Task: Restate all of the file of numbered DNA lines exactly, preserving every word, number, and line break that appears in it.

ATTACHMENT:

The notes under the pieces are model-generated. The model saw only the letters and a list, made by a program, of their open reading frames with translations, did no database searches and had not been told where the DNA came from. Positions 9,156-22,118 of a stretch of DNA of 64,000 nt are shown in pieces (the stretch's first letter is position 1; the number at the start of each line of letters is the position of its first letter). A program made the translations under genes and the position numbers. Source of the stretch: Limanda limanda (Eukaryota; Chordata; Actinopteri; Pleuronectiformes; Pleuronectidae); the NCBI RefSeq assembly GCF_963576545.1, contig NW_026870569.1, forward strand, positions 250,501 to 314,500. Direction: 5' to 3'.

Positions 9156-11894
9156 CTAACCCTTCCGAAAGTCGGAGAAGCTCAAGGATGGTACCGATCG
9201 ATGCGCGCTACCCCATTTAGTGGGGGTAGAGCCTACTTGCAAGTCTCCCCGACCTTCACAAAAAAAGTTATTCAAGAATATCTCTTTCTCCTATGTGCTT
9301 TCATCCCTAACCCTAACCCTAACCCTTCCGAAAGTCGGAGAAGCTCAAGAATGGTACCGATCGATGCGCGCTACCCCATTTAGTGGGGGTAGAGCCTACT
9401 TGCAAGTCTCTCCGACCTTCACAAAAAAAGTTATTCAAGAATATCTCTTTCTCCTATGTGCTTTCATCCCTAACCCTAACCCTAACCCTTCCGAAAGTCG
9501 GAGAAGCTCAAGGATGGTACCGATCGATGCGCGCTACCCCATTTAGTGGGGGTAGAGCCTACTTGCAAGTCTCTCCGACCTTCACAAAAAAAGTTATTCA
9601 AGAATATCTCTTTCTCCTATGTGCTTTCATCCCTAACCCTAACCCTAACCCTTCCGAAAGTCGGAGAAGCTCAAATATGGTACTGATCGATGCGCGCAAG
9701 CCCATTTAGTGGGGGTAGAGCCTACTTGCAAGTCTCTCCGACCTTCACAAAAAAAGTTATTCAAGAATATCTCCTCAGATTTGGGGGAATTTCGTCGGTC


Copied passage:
The notes under the pieces are model-generated. The model saw only the letters and a list, made by a program, of their open reading frames with translations, did no database searches and had not been told where the DNA came from. Positions 9,156-22,118 of a stretch of DNA of 64,000 nt are shown in pieces (the stretch's first letter is position 1; the number at the start of each line of letters is the position of its first letter). A program made the translations under genes and the position numbers. Source of the stretch: Limanda limanda (Eukaryota; Chordata; Actinopteri; Pleuronectiformes; Pleuronectidae); the NCBI RefSeq assembly GCF_963576545.1, contig NW_026870569.1, forward strand, positions 250,501 to 314,500. Direction: 5' to 3'.

Positions 9156-11894
9156 CTAACCCTTCCGAAAGTCGGAGAAGCTCAAGGATGGTACCGATCG
9201 ATGCGCGCTACCCCATTTAGTGGGGGTAGAGCCTACTTGCAAGTCTCCCCGACCTTCACAAAAAAAGTTATTCAAGAATATCTCTTTCTCCTATGTGCTT
9301 TCATCCCTAACCCTAACCCTAACCCTTCCGAAAGTCGGAGAAGCTCAAGAATGGTACCGATCGATGCGCGCTACCCCATTTAGTGGGGGTAGAGCCTACT
9401 TGCAAGTCTCTCCGACCTTCACAAAAAAAGTTATTCAAGAATATCTCTTTCTCCTATGTGCTTTCATCCCTAACCCTAACCCTAACCCTTCCGAAAGTCG
9501 GAGAAGCTCAAGGATGGTACCGATCGATGCGCGCTACCCCATTTAGTGGGGGTAGAGCCTACTTGCAAGTCTCTCCGACCTTCACAAAAAAAGTTATTCA
9601 AGAATATCTCTTTCTCCTATGTGCTTTCATCCCTAACCCTAACCCTAACCCTTCCGAAAGTCGGAGAAGCTCAAATATGGTACTGATCGATGCGCGCAAG
9701 CCCATTTAGTGGGGGTAGAGCCTACTTGCAAGTCTCTCCGACCTTCACAAAAAAAGTTATTCAAGAATATCTCCTCAGATTTGGGGGAATTTCGTCGGTC